I have a tendency to lie. It's not something I'm proud of, but it's something I do.
Wait, stop! Let me start over. I lie, I find it a useful tool, and I've done it for as long as I can remember. I encounter too many situations where lying is far to valuable to discard as an option.
My lies are not intended to be sinister, they serve a purpose, whether it's to spare feelings, make someone feel better, save time, or for the occasional small personal gain. My intent while using them is not to harm. Whether or not they actually serve the purpose I believe they do would be an interesting topic for discussion another time. I recognize that my belief on their value and whether or not they are harmful is purely subjective and possibly rationalized.
I'm not here to talk about my burning pants though, this post is about Boof and a characteristic I see developing.
Recently Bronwyn has been caught in two lies, the first one was when she decided to take a pair of scissors to her jeans and then claimed she got a hole in them when she got up from kneeling by the cupboard and they caught her pants on the corner and ripped. The second is one where she didn't technically lie, she asked for her allowance after helping me around the house, the day after her mother told her she wasn't getting one for the week due to something she did wrong. (I wasn't aware that her allowance had been taken away for the week). There have been others over the past couple of months, but these two stand out as the most recent and most interesting examples.
If I haven't stated it before, my daughter is an emotional child, that's not to say other children aren't, but I'm convinced my daughter's excellent behavior is due to the fact that she doesn't want to disappoint people, rather then just from having inherently good manners. She's well behaved to the extreme and while she has moments of child like fun, she's never disobeys or argues in a child like manner(to the point that I get worried sometimes). In her five years of life, I can only remember one temper tantrum and it happened around 2 years old, so I chalk that up as an aberration.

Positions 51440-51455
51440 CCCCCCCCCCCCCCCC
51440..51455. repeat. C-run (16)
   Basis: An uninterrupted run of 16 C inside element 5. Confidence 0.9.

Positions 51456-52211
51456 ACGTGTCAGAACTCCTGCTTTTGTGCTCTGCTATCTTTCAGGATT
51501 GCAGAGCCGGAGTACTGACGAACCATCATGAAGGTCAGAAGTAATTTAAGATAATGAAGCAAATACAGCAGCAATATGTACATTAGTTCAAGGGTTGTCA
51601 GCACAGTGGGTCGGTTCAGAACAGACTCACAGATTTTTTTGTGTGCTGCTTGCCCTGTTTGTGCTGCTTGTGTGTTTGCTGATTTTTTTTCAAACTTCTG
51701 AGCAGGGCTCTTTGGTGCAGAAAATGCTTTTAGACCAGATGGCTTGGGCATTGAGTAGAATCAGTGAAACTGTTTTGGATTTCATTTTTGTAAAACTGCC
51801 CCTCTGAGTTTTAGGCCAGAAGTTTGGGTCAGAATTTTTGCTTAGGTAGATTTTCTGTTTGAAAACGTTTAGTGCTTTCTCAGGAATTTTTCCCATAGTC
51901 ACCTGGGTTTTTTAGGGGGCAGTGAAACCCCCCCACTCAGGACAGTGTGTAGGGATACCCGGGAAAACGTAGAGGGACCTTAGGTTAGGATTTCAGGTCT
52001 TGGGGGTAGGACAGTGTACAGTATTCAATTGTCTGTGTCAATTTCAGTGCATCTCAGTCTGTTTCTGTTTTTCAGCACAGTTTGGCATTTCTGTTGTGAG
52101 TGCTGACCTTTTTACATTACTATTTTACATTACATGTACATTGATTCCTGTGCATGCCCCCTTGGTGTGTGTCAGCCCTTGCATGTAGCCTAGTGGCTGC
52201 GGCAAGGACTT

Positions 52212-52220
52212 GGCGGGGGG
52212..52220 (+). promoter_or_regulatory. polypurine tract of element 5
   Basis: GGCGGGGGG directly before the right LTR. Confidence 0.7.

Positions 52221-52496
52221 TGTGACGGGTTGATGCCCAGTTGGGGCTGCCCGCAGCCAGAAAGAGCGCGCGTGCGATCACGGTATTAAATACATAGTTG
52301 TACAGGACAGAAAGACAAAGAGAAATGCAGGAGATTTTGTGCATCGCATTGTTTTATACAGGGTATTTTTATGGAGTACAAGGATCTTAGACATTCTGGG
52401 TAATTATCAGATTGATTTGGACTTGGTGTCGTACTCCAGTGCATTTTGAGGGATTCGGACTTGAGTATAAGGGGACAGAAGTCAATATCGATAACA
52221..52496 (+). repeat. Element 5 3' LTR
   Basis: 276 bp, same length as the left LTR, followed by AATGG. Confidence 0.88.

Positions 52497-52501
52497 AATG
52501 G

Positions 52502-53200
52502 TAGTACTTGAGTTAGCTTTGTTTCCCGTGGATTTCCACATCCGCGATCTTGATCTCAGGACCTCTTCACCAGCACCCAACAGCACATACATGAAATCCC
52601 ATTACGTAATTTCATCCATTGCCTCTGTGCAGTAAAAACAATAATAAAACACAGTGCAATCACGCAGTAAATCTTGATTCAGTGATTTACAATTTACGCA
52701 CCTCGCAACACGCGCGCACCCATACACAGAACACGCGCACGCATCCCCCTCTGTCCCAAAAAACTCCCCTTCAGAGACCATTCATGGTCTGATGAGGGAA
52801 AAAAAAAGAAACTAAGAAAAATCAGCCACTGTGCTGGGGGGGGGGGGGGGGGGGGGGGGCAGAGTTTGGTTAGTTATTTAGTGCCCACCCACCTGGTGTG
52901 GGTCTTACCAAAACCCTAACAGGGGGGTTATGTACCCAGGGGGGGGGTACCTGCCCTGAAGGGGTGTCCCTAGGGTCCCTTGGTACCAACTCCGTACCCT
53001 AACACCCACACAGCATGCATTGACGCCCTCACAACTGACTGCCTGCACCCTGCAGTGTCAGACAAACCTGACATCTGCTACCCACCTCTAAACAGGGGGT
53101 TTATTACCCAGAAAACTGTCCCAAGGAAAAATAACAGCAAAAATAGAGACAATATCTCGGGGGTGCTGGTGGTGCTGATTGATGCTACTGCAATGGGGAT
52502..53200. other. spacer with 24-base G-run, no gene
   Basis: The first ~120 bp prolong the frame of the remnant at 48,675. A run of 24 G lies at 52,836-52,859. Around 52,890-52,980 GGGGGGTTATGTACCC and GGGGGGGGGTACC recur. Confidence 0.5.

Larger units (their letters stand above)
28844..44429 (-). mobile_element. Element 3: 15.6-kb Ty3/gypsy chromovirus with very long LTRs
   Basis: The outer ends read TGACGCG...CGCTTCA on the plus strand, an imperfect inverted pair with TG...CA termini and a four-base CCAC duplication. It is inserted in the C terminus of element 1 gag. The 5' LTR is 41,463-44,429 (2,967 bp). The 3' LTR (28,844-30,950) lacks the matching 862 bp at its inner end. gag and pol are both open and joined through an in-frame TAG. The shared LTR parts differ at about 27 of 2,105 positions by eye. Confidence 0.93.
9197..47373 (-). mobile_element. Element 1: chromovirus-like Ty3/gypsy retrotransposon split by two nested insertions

At the points where she would make what I would consider a misstep, where I discuss with her why she should do something a certain way, she's burst into tears more times then I can count from making the 'wrong choice'. I could almost understand this behavior if the environment she was being raised in was militant, but in truth the wife and I take a very conversational approach to raising her, believing there is more value in helping her understand situations then just punishing her for it. (very hippy like, I know)
This is why I'm intrigued by her recent lies. The two situations were self serving for her, which is a bit of a new trait for her. For the first one, she definitely anticipated she would get in trouble by her mother if she admitted to what she did and she was well aware that she did something bad. The second situation she was very aware that she wasn't suppose to get her allowance this week, but decided that she wanted it anyway. (She has an unhealthy love of money for a 5 year old). The intriguing part for me is how naturally she performed the lies. I just would not have expected it to be so fluid at her age. In the case of the jeans, I wouldn't have expected her to come up with a story to explain the hole.
It makes me wonder if this is an inherent talent or whether I'm nurturing the skill in her? If so, I wonder if it's a bad thing. I mentioned before that I find it a useful tool although I do think there are parameters needed around it. I do know for the development years and for the time being the message to her has to be that lying is wrong, it's not going to be tolerated, and that I'll have to punish her if it continues. (There are far to many situations a child could experience where truth is absolutely a must) I'm guessing though that she won't stop doing it, and I'm fully expecting her too, maybe that's how she'll develop the parameters and understanding of when it could potentially be ok to tell a lie. I need to learn to keep a straight face I think.
1 year ago